By Michael S. Hoey


Town of Delavan residents who attended a listening session last week about the possibility of sharing services with the City of Delavan said they’re not interested in combining public safety functions.

About 50 people attended a meeting at Town Hall on Feb. 19 to give input about the idea of sharing services with neighboring municipalities.

Some residents who attended said they expected the board to have a proposal or idea on the floor for them to comment about. Instead, the board allowed residents to comment about any area in which they would like the town to explore sharing services including parks, recreation, fire and rescue, police, public works and lake management.

Town Chairman Ryan Simons said the town is exploring options and no agreements or proposals are on the table. He said the purpose of the listening session was to get input from the residents about any areas they might want the board to explore.

Residents asked what the board wants to accomplish and what effect sharing services would have on the police and fire and rescue departments.

Simons repeatedly asked people to make suggestions for the board to pursue, but residents instead requested that the town not consider shared services for police or fire and rescue.

One resident suggested the board look into sharing public works services. The town has some agreements in place with the City of Delavan for public works, and the resident suggested looking into further sharing is more savings can be achieved.

Resident input

One resident asked if citizens will have any say in future plans such as in a referendum. Simons said the board will have two more listening sessions at 1 p.m. Saturday and 7 p.m. March 19 at Community Park. Simons said he would like to see any future proposal that would cost the town significant money go to referendum.

Otherwise Simons said any proposal would have to go through the proper committee, a Committee of the Whole meeting and a Town Board meeting before getting adopted. Residents would have the opportunity to be heard at any of those levels.

“We will try to listen to what people have to say and act accordingly,” Simons said.

Supervisor Herb Sessner suggested the town hold a referendum on any potential proposal for shared services. Simons said the board could consider that but did not think it would be efficient to bring every possible proposal to a vote.

Cause of consideration

Simons said the town’s budget is very tight, and it might have to reduce the level of services it provides unless revenues go up or cuts are made. He said sharing services is a popular way in the state right now to handle budget challenges. The Wisconsin Towns Association provided the town with 85 examples of shared service agreements to study.

Simons said the impetus for looking into shared services came from the city. He said the town received a letter from Mayor Mel Nieuwenhuis and City of Delavan Administrator Denise Pieroni asking to meet with town officials to discuss it in late January. An informational meeting took place Feb. 6 but no proposals were made.             Simons said he isn’t sure why the city sent the letter. He said Supervisor Herb Sessner asked at the Jan. 14 Committee of the Whole meeting that the town look into some shared services. Simons said he has informally discussed sharing serves with Nieuwenhuis in the past, but said the letter from the city was not a response to any specific request from the town to his knowledge.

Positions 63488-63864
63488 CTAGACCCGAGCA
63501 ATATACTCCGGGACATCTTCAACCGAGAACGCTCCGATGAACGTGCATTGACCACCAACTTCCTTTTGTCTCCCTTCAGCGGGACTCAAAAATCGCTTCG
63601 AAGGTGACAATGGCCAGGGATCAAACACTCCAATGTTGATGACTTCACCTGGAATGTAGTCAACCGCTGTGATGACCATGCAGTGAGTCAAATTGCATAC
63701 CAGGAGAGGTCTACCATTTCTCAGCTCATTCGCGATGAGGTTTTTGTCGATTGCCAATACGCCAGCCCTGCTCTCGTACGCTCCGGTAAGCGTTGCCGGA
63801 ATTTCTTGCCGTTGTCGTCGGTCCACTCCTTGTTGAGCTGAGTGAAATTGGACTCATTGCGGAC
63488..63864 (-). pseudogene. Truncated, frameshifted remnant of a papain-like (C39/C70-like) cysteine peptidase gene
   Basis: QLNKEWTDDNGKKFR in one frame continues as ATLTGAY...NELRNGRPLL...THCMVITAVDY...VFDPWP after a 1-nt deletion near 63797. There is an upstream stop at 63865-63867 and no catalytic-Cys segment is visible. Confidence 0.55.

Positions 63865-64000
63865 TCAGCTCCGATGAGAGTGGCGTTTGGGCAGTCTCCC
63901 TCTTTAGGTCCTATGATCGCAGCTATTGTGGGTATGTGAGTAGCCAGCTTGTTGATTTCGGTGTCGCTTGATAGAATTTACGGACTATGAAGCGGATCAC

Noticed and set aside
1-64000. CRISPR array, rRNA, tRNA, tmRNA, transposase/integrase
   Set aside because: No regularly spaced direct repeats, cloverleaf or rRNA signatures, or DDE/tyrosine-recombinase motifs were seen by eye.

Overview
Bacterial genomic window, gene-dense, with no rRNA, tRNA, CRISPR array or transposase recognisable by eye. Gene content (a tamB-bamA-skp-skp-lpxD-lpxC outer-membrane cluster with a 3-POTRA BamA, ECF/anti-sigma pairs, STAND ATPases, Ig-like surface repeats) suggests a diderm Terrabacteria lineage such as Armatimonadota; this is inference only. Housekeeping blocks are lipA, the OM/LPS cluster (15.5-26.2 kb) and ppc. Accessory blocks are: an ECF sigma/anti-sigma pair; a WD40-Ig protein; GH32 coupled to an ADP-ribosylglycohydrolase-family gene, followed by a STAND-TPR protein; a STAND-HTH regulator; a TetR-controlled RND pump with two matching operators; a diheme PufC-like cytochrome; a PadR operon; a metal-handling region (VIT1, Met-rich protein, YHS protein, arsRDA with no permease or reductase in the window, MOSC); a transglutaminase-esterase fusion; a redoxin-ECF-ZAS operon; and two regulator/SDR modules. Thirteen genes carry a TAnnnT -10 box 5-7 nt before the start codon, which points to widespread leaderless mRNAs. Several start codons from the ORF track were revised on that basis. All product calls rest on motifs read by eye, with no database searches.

Nieuwenhuis said the city initiated the discussion. He said he and Simons had casually discussed shared services before the letter was sent.

Nieuwenhuis said the city has recently reached out to the village and town of Darien to begin discussing the possibility of building and sharing a fire substation on the west side of Delavan. He said studies show there is a need.

Pieroni said the city has been interested in shared services for years. She said the Finance Committee recommended the city contact the town, and the letter to the town was a follow-up to that request.

A resident suggested the town not only look at services the city can provide but also services the town can provide the city. Simons said that is certainly a possibility and also said agreements could be made with any neighboring municipality, not just the City of Delavan.

Involving staff

A resident also suggested that relevant town staff be included in any future meetings to help avoid rumors or misinformation. Simons said misinformation has circulated suggesting the board planned to do away with the police or fire and rescue departments. He said that is not true, and if the Town Board discusses specific proposals, town staff will be invited.

Police Chief Phil Smith asked what town officials have discussed with the city with regard to the police department. Simons said the only discussion has been information the city shared about its agreement to share police services with the Village of Darien.

Simons said the board will listen to the residents as it looks at ways to provide services and maintain the town’s identity. Even if the board is interested in moving forward, it would be as long as a year to fully investigate and decide on the issue.

Simons said if town residents continue to show a lack of interest in sharing services for police and fire and rescue, the board will not pursue it.

“We have to listen to the citizens,” he said. “I pledged when I ran to listen, plan and protect.”

Simons said he would like to see the town explore a parks agreement. He said the town parks are underutilized, and more use of the parks would bring more business into the town because people would need gas or food. Even so, he said if town residents have no interest, the board will not pursue it.

“I was elected to listen to the people,” Simons said.


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